Finesse in movement was (and still is) difficult for me. I am not a graceful man and can still trip over my own feet. I watched tapes of old masters of many different martial arts. They would limp and hobble to the mat, but once in motion it was smooth, effortless, and subtly unperceivable. And I wanted that too. I began to practice my movements slower. I heard that the only way to retrain (neuro-plasticity) the neuro-pathway was slow repetitive mindful repetition, leaving no gaps in the neuro and muscular alignment and pathway. Not using momentum, but using mindfulness of movement. After thousands of repetitions, it is supposed to come and appear natural because it is now newly wired in. I look forward to that day.

For now, I simply know I need to stay mindful of my decision, my direction, and my discipline to find finesse in my training and in my life.

Breathe in; internal finesse in being.
Breathe out; external finesse in movement and relating.
Feel the finesse.

Thanks for listening, for the opportunity to be of service, and for sharing the journey. Now get back to training. KWATZ!
Lynn Seiser (b. 1950 Pontiac, Michigan), Ph.D. has been a perpetual student of martial arts, CQC/H2H, FMA/JKD, and other fighting systems for 40 years. He currently holds the rank of Sandan (3rd degree Black Belt) in Tenshinkai Aikido under Sensei Dang Thong Phong at the Westminster Aikikai Dojo in Southern California. He is the co-author, with Phong Sensei, of Aikido Basics (2003), Advanced Aikido (2006), and Aikido Weapons Techniques (2006) for Tuttle Publishing. His martial art articles have appeared in Black Belt Magazine, Aikido Today Magazine, and Martial Arts and Combat Sports Magazine. He is the founder of Aiki-Solutions and IdentityTherapy and is an internationally respected psychotherapist in the clinical treatment of offenders and victims of violence, trauma, abuse, and addiction. He currently lives in Marietta, GA and trains at Roswell Budokan.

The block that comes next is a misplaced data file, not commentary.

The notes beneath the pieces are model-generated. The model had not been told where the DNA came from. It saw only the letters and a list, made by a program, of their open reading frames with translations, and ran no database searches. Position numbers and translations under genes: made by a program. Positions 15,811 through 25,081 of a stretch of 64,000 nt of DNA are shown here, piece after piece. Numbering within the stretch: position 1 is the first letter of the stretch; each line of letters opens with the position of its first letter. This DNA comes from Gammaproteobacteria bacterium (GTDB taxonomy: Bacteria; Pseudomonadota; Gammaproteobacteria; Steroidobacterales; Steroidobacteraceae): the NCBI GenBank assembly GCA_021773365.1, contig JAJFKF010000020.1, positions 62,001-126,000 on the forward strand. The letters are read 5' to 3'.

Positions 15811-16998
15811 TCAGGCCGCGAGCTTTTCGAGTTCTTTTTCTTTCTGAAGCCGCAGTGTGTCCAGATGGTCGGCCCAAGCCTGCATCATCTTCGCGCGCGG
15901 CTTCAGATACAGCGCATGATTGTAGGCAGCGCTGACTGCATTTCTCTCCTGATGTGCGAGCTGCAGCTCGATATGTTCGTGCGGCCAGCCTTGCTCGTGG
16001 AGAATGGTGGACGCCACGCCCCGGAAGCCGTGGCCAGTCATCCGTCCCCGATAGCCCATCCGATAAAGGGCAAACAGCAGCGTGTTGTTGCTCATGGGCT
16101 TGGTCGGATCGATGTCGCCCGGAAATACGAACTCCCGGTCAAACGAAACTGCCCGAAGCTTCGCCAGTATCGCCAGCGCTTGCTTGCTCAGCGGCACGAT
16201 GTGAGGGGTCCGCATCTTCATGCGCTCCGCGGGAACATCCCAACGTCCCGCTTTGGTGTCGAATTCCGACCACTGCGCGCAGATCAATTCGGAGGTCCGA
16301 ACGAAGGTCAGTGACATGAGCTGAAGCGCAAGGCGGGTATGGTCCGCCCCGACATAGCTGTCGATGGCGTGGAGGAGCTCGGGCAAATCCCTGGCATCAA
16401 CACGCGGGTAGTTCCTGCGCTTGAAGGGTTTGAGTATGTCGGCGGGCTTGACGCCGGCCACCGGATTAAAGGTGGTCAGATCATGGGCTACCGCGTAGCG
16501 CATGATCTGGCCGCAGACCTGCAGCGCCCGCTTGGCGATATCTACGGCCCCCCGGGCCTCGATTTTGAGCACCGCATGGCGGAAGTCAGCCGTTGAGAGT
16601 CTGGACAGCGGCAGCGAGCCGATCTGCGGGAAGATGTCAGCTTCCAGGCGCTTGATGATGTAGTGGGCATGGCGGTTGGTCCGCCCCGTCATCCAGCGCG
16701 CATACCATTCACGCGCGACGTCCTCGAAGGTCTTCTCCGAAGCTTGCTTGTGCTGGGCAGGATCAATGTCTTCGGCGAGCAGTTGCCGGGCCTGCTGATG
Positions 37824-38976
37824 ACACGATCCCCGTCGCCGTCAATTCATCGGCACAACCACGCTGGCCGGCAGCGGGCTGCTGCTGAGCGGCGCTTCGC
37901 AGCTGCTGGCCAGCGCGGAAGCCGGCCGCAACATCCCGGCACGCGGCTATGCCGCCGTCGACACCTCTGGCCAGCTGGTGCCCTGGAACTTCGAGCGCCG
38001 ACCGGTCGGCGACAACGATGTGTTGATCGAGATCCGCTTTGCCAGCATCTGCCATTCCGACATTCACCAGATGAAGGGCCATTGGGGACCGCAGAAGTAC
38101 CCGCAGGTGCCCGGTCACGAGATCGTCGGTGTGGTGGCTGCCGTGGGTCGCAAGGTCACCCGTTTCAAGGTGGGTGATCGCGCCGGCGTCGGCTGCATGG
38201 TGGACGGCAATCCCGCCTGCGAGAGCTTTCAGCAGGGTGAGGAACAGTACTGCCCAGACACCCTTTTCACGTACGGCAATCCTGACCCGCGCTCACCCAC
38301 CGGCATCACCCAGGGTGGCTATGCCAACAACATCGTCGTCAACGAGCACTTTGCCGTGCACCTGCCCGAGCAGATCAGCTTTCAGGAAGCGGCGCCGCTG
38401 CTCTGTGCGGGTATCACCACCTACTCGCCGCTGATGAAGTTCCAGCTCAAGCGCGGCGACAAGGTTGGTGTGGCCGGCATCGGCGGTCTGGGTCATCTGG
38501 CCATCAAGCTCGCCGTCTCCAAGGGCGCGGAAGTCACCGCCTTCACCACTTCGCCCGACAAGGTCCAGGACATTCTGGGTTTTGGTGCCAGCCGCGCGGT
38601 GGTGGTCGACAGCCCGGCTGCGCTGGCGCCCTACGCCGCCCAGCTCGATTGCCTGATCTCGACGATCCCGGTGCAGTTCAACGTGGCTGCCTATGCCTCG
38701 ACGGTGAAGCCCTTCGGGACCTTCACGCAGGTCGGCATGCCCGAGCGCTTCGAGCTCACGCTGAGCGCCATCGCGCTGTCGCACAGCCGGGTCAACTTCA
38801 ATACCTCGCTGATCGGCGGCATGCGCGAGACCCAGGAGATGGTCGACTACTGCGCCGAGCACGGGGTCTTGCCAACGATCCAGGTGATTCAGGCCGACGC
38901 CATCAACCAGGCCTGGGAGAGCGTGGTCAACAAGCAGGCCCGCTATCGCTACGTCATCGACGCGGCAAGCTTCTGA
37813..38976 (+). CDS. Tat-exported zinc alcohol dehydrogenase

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Old 07-23-2009, 03:19 PM   #2
Janet Rosen
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Re: Feel the Finesse

"the devil is in the details" :-) A good essay, Lynn; thank you.

Janet Rosen
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"peace will enter when hate is gone"--percy mayfield
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Old 07-24-2009, 05:46 AM   #3
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Re: Feel the Finesse

Quote:
Janet Rosen wrote: View Post
"the devil is in the details" :-)
So are the angels.

Lynn Seiser PhD
Yondan Aikido & FMA/JKD
We do not rise to the level of our expectations, but fall to the level of our training. Train well. KWATZ!
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Old 07-24-2009, 09:14 AM   #4
Janet Rosen
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Re: Feel the Finesse

It's an odd phrase, isn't it? I have always interpreted it to mean that there is danger lurking in innattention, hence an odd command to be mindful.

Janet Rosen
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"peace will enter when hate is gone"--percy mayfield
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Old 07-27-2009, 02:16 PM   #5
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Re: Feel the Finesse

Quote:
In relationships it's the same way. It's not only about showing up on assigned holidays with the appropriate gift and card, but about showing up everyday and making sure the other person is okay and knows they are accepted, appreciated, and loved.